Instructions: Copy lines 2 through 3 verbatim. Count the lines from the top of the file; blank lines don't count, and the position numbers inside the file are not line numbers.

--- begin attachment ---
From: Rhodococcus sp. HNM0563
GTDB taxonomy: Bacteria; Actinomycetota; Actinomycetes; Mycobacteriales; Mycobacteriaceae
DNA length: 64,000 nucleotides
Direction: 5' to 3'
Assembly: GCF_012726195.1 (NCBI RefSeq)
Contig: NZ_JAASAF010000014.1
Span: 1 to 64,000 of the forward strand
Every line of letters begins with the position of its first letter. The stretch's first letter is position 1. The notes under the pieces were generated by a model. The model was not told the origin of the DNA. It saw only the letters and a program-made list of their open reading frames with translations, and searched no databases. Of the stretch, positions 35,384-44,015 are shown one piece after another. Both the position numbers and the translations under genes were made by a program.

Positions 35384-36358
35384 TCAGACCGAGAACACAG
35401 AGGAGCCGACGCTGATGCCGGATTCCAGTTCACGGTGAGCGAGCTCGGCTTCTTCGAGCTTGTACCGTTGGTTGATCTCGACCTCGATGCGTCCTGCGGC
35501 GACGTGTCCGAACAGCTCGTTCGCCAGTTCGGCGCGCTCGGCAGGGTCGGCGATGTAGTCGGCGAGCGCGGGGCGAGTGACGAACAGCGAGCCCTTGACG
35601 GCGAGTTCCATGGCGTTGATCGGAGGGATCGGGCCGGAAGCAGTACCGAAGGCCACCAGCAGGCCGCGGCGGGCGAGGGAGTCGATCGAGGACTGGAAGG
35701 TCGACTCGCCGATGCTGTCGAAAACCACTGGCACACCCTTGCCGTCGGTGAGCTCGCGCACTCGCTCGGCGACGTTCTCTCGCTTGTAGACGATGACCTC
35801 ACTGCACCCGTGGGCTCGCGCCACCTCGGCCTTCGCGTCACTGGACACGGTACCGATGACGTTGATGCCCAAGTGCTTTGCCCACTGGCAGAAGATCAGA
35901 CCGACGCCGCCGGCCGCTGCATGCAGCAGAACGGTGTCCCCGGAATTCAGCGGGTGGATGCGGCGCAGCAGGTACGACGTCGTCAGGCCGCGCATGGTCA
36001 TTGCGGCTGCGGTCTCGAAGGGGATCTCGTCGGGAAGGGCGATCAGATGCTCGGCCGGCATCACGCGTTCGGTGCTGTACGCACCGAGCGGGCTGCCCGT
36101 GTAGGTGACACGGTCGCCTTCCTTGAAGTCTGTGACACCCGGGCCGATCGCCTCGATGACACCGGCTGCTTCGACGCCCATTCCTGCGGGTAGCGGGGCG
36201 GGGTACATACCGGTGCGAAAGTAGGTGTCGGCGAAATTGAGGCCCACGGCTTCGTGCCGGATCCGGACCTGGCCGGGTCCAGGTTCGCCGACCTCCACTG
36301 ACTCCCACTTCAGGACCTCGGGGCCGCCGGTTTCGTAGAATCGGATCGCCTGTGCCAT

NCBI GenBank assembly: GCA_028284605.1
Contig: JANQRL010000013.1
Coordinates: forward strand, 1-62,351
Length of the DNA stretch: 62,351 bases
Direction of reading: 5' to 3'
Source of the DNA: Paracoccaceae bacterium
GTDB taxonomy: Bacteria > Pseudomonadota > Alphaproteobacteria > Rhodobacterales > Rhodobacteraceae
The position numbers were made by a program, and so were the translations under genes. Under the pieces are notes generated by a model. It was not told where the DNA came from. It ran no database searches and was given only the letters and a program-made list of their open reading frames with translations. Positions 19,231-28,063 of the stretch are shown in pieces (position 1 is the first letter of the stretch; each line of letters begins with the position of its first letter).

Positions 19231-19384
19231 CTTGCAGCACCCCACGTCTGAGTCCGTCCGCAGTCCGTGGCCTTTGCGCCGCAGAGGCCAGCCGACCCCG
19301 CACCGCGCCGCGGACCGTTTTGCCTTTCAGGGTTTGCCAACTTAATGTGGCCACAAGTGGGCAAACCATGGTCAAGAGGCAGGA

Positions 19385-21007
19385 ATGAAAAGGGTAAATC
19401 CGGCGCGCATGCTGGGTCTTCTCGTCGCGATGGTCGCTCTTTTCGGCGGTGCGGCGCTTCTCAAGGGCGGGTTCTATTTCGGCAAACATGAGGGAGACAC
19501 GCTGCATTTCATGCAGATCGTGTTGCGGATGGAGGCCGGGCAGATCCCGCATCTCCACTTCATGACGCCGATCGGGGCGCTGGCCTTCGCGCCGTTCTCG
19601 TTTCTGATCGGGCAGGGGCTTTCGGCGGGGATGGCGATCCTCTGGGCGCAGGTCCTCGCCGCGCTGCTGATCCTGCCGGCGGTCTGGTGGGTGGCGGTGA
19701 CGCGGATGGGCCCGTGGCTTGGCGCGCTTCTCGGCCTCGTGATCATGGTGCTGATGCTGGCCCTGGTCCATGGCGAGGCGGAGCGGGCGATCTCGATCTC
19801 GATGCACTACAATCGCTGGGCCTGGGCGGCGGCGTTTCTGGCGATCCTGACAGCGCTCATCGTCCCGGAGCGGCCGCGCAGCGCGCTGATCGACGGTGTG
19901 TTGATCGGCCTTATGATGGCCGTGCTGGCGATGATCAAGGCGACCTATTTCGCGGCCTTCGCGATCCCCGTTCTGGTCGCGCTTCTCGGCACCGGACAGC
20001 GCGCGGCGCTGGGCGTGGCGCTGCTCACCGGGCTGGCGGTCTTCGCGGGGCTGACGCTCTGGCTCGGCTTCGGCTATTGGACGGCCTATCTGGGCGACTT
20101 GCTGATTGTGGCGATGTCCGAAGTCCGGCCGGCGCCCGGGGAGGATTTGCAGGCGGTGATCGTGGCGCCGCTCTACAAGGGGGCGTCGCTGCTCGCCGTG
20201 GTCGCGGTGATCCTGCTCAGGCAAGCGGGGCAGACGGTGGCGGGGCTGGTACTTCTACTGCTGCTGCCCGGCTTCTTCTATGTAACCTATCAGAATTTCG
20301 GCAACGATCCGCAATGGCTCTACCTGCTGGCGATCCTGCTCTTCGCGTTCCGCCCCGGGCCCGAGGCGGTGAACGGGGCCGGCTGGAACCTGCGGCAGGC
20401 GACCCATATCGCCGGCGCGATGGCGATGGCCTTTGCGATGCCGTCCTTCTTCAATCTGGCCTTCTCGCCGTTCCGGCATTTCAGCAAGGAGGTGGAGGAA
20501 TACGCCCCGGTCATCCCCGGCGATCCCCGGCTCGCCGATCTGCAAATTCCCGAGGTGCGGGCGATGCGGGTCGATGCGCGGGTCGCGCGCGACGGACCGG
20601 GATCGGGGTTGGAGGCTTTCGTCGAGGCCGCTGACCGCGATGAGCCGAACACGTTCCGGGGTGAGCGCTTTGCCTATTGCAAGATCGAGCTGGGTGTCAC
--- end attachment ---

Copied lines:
GTDB taxonomy: Bacteria; Actinomycetota; Actinomycetes; Mycobacteriales; Mycobacteriaceae
DNA length: 64,000 nucleotides